APAP welcomes new Country and Associate Members

APAP has welcomed three new Members and Associate Members since December 2018: the Protected Area Management Division of Lao PDR’s Department of Forestry; the Maldives’ Environmental Protection Agency (EPA); and the ASEAN Centre for Biodiversity (ACB).

Protected Area Management Division, Department of Forestry, Lao People’s Democratic Republic, the Environmental Protection Agency (EPA), Maldives and Asean Center for Biodiversity (ACB) have joined APAP

The Protected Area Management Division in Lao PDR looks after the application of the 2015 Protected Areas Decree. While the system of National Biodiversity Conservation Areas in Lao PDR was legally established in 1993, the May 2015 Protected Areas Decree determined the principles, regulations and standards for establishing, allocating, protecting, developing, utilising and inspecting protected areas. The decree also classifies four levels of protected areas and ensures their sustainability.

Also joining APAP recently is the Maldives' EPA. The EPA is a regulatory entity, affiliated with the Ministry of Environment, which oversees the management of environment and biodiversity, including waste management and pollution prevention in the Maldives. The EPA is responsible for the declaration and management of protected areas and species. It brings to APAP a wide range of experience in the development of protected areas management plans.

APAP is also pleased to welcome its second Associate Member, the ASEAN Centre for Biodiversity. ACB is ASEAN’s response to biodiversity loss in the region. It is an intergovernmental organisation that facilitates cooperation and coordination among the 10 ASEAN Member States (Brunei Darussalam, Cambodia, Indonesia, Lao PDR, Malaysia, Myanmar, Philippines, Singapore, Thailand and Viet Nam), and with regional and international organisations, on the conservation and sustainable use of biological diversity and the fair and equitable sharing of its benefits. The ASEAN Centre for Biodiversity serves as the secretariat of the ASEAN Heritage Parks Programme and is responsible for reviewing nominations of sites. ACB brings to APAP its experience in facilitating cooperation and coordination among ASEAN Member States, supporting access to knowledge and tools, and developing capacity for biodiversity conservation.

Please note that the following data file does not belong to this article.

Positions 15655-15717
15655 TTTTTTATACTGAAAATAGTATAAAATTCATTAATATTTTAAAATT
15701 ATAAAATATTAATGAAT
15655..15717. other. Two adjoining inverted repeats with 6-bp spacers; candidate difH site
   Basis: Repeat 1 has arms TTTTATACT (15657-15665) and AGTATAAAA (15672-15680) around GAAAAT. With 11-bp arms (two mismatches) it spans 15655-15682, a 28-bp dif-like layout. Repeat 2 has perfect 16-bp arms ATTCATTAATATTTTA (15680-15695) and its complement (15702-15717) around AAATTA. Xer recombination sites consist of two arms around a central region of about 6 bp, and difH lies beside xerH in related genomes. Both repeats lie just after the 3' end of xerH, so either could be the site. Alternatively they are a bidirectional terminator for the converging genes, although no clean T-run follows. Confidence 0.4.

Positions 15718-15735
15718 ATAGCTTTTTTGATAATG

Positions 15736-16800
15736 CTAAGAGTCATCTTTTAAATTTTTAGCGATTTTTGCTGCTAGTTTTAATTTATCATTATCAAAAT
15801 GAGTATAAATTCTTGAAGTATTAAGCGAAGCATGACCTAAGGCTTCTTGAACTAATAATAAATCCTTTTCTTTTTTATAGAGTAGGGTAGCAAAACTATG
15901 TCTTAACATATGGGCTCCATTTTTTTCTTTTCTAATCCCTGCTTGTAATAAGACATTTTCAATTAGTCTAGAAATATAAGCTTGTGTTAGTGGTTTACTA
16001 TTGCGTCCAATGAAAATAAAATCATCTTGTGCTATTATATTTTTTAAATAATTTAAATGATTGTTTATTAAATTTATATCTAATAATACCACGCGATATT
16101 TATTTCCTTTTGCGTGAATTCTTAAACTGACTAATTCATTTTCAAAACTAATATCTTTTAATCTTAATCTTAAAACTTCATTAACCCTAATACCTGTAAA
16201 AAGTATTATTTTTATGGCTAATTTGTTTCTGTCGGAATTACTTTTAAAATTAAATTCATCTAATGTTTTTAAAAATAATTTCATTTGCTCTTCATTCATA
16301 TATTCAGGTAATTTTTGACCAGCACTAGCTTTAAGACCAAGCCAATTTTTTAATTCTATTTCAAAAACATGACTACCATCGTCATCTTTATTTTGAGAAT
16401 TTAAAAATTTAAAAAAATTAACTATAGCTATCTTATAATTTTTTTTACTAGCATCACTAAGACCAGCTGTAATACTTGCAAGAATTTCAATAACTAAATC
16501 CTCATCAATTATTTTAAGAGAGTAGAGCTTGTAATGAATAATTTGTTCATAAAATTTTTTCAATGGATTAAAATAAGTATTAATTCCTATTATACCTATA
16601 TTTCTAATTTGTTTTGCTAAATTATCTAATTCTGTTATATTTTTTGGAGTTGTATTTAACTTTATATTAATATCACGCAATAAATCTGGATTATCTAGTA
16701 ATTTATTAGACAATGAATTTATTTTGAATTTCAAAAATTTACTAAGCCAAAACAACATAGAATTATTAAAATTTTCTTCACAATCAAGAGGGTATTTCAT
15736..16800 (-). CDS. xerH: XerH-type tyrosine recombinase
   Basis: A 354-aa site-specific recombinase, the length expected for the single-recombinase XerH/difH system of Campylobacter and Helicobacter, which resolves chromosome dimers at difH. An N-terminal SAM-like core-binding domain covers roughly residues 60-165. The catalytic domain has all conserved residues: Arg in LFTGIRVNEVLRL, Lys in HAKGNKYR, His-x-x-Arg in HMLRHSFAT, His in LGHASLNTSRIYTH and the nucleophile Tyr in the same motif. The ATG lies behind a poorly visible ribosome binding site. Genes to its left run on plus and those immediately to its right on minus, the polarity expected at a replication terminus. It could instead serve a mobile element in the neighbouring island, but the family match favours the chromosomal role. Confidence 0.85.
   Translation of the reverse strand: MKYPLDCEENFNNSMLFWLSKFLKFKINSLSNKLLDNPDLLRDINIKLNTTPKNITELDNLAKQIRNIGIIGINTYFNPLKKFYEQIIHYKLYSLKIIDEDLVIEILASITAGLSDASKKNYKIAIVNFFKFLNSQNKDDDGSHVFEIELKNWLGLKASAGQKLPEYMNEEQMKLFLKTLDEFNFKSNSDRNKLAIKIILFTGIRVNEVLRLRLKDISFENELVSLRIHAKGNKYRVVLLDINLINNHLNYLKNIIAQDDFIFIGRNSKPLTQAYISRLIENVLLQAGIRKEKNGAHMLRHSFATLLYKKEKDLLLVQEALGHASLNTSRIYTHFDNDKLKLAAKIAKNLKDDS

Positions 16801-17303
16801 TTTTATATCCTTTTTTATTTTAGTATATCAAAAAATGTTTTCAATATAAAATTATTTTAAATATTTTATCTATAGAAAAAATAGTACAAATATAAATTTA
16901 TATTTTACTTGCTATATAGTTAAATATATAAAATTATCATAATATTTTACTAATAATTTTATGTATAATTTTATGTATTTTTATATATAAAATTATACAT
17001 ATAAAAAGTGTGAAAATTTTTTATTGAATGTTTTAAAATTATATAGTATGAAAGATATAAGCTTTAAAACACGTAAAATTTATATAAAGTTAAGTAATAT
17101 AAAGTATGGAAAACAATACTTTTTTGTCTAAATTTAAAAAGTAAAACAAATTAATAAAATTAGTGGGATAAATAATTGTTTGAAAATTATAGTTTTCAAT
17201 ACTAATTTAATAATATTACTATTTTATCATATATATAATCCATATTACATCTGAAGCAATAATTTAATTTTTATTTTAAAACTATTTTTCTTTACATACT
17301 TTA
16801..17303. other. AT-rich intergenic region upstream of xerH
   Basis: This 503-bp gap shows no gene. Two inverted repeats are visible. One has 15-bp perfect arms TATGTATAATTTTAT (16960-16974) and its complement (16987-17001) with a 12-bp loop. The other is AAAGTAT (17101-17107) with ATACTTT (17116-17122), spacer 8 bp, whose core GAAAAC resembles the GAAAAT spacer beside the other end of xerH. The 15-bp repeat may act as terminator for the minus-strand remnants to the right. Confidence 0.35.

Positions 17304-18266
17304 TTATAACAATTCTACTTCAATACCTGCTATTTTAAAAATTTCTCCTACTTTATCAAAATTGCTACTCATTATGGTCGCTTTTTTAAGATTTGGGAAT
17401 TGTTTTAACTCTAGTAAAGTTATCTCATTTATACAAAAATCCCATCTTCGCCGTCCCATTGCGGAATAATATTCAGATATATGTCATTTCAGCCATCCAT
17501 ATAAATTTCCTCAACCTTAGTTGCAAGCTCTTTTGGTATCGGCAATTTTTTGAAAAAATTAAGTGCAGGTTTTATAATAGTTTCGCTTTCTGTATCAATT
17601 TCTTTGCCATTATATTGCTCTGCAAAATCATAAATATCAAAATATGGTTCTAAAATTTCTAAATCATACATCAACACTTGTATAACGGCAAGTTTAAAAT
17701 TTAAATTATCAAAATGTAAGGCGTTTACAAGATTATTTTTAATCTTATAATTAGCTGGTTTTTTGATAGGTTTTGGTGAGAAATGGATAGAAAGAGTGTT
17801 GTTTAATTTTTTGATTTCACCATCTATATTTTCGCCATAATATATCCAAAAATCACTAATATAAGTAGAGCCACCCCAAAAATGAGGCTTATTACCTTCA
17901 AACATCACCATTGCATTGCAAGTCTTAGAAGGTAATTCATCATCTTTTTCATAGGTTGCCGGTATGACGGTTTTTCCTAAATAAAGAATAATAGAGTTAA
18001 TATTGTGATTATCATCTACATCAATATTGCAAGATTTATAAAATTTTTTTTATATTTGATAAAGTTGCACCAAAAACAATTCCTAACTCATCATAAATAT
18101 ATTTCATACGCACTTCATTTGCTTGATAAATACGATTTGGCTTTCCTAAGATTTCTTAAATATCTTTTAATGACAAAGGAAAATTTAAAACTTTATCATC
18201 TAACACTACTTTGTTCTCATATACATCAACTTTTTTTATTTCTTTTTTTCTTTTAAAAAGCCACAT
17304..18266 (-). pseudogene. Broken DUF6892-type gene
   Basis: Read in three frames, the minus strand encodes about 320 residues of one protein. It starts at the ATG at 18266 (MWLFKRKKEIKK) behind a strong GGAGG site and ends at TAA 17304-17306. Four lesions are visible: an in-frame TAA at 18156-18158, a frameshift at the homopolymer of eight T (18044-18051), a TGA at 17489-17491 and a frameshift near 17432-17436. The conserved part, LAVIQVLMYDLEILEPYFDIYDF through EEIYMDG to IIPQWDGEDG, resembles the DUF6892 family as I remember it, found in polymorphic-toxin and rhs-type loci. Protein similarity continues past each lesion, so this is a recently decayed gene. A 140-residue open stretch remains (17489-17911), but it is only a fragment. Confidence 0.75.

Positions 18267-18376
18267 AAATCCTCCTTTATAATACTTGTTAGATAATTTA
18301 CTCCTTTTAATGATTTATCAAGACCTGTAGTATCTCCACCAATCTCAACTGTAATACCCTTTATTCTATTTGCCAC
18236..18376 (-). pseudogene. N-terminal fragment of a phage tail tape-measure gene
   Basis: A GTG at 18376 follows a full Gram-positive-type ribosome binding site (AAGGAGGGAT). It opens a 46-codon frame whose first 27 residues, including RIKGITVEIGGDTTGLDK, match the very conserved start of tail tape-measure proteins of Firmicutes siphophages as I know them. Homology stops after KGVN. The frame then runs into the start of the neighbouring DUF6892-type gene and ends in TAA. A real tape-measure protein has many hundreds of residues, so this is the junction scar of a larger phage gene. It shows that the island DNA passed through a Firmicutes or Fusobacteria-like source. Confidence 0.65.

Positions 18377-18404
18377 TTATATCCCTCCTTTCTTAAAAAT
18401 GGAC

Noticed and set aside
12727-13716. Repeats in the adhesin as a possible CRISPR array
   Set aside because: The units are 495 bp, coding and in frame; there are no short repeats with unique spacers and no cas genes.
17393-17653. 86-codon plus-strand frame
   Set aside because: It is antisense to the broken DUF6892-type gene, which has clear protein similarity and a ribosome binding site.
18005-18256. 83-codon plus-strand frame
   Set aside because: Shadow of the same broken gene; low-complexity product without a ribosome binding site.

Asia Protected Areas Partnership (APAP) has been designed as a key platform to help governments and other stakeholders collaborate for more effective management of protected areas in the region. The partnership was initiated in 2013 at the first-ever Asia Parks Congress held in Japan, and formally launched the following year at the IUCN World Parks Congress in Australia. It is chaired by IUCN, International Union for Conservation of Nature, and co-chaired by an APAP member organisation on a rotational basis, beginning with the Ministry of the Environment, Japan.

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